Tuesday, 28 July 2015

Meeting the Challenge

Meeting the Challenge

Joe’s mum made him put his Celtic scarf in a plastic bag and warned him in no uncertain terms, ‘These Celtic-Rangers games can be dangerous son, promise me you’ll no dae anything stupid. Nae drinking and nae hinging aboot wae Aldo, you know he’s got a screw loose!’ Sixteen year old Joe McGhee shuffled impatiently from foot to foot, the bag under his arm and  itching to get going, ‘I’ll be fine Ma and I don’t think Aldo’s going tae the match anyway.’ She exhaled as if she didn’t believe him, ‘Yer Da will hear aboot it if you get intae any bother.‘ With that she stepped aside and he opened the front door. ‘Mind, be hame fur half six and nae drinking.’ With that she closed the door and Joe bounded down the close stairs and stepped out into the bright May sunshine.

He was meeting his mates in the city centre before heading off to Hampden on the train so he headed along to the bus stop on the Govan Road but seeing a group of noisy, blue clad Rangers fans already there, he crossed the road and walked on. Perhaps the subway would be a better bet today. Excitement was already building in him. He loved these Old Firm games but a Cup Final against Celtic’s most bitter rivals was even more special. Aberdeen had snatched the title that spring and Dundee United had won the League cup so the cup final was the last chance for Celtic or Rangers to win a trophy. This seemed to add to the tension surrounding the 1980 Cup Final as someone was going to end up with nothing that season. Joe trotted down the stair of Govan subway station only to be greeted by a platform packed with yet more Rangers fans. It was too late to back out so he shoved his plastic bag containing his Celtic scarf down the back of his jeans and pulled his jumper over it. As he reached the bottom of the stairway the tell-tale rumble of an approaching train told him he had at least timed that well. The sleek, red train halted at the crowded platform and the doors slid open. The noisy crowd squeezed into the already busy train and Joe joined them. As the doors closed some of the standing fans began to bang the roof of the train as they sang…

Though the straits be broad or narrow, follow we will,

Follow we will, follow we will,

If the straits be broad or narrow, follow we will,

We will follow in the footsteps of our team.

Follow follow, we will follow Rangers…’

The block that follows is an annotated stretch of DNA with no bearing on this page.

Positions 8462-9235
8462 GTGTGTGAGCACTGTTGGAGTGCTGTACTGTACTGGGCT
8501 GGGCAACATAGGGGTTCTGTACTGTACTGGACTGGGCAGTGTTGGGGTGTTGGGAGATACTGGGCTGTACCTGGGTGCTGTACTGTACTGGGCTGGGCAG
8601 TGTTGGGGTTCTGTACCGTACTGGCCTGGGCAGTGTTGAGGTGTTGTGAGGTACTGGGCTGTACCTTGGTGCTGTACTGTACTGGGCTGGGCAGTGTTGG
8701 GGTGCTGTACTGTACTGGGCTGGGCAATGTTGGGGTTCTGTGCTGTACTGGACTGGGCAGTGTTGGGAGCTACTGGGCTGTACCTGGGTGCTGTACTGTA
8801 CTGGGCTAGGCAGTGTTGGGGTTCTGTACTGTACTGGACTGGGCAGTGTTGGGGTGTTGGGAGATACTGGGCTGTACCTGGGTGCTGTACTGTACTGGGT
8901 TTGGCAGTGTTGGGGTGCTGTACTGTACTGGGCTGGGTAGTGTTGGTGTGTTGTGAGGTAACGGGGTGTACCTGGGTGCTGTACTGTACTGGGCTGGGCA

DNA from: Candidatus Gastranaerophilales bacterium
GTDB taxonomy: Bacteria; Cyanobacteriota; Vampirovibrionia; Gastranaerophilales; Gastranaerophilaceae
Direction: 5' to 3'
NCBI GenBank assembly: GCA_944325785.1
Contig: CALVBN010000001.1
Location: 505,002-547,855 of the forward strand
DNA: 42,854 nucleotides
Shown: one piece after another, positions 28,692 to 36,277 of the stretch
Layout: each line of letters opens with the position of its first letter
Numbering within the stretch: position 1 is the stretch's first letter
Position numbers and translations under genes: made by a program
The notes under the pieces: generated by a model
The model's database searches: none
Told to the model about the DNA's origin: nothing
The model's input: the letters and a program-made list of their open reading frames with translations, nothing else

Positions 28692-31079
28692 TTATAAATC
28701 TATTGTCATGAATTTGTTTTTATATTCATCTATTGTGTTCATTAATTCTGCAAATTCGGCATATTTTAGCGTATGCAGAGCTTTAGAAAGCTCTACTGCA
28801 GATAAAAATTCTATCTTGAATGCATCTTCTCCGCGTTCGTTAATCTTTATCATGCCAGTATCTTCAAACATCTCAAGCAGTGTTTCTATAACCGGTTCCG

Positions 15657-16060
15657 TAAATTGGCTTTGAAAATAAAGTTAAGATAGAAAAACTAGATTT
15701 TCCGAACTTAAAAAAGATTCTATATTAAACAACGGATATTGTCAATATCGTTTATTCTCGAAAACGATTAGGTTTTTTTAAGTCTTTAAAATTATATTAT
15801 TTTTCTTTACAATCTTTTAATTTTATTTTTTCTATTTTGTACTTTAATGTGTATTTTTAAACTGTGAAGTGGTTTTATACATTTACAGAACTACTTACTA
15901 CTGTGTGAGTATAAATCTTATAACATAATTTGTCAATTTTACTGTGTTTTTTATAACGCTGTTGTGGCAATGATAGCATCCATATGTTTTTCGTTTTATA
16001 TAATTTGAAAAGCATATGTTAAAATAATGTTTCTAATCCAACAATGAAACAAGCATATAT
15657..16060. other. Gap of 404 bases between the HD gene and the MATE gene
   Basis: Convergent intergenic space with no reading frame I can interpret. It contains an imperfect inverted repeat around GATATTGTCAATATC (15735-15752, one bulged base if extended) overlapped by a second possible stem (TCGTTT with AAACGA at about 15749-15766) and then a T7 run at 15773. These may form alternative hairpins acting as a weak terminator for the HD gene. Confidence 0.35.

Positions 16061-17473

Joe glanced at the dark window of the train as it rattled through the tunnel deep under Glasgow and saw his reflection looking back at him. ‘Just my luck’ he thought, ‘stuck in a train full of this mob.’ An older man in a suit glanced at him and shook his head almost imperceptibly. It looked like he too wasn’t enjoying the journey. As the train rolled through Partick, Hillhead and the other stations on route to Buchanan Street in the city centre, the singing became even more raucous and the songs descended into the more guttural variety. Joe glanced around him at grown men singing songs which would surely be considered pig ignorant among decent folk. A few small boys in their Rangers scarves looked on, wide eyed. Joe looked at a blonde haired lad of about eight dressed in a Rangers track suit and wondered how he’d turn out as he grew up listening to such visceral hatred. Celtic had some fans who behaved like this too but it seemed to him the scale of the problem with Rangers fans was much worse. As the train reached Buchanan Street at last and the doors opened, the wave of humanity swept up the stairs singing lustily…

Hullo, Hullo, We are the Billy Boys
Hullo, Hullo, You'll know us by our noise
We're up to our knees in Fenian blood
Surrender or you'll die
For we are the Bridgeton Derry Boys’

Joe waited until they had flooded out into Buchanan Street before trailing up behind them. The older man smiled at him, ‘That was fun eh? Living in the wrong century some of these folk.’ Joe nodded, ‘Beyond me why they want to behave like that.’  He reached the top of the stairs and headed down Buchanan Street towards Central Station where he was meeting his friends. The cavernous station echoed with the noise of thousands of football fans and two distinct lines had already been formed using crush barriers to funnel fans to the appropriate platforms. Between the two lines of boisterous Celtic and Rangers supporters stood dozens of policemen, some holding huge, snarling dogs on leashes. Tensions were high in the city ahead of the game. Joe waited by the huge, polished artillery shell, which had stood in the station as a war memorial for decades, taking in the colour and noise all around him. A familiar voice cut through the hubbub, ‘Joe, ya dick, hope you’ve got a ticket coz yer no doubling up wi me!’ It was his good friend Frankie and his brother Col. ‘Aw right boys, we gonnae win this today?’ Joe smiled. Frankie, wearing his Celtic top grinned at him, ‘We’ll miss big McDonald and McAdam but I think we’ll handle that mob. Aw they know is big punts up the park.’ The three friends headed for the long line of Celtic supporters waiting for their train. A familiar song echoed through the huge railways station…

‘For it’s a grand old team to play for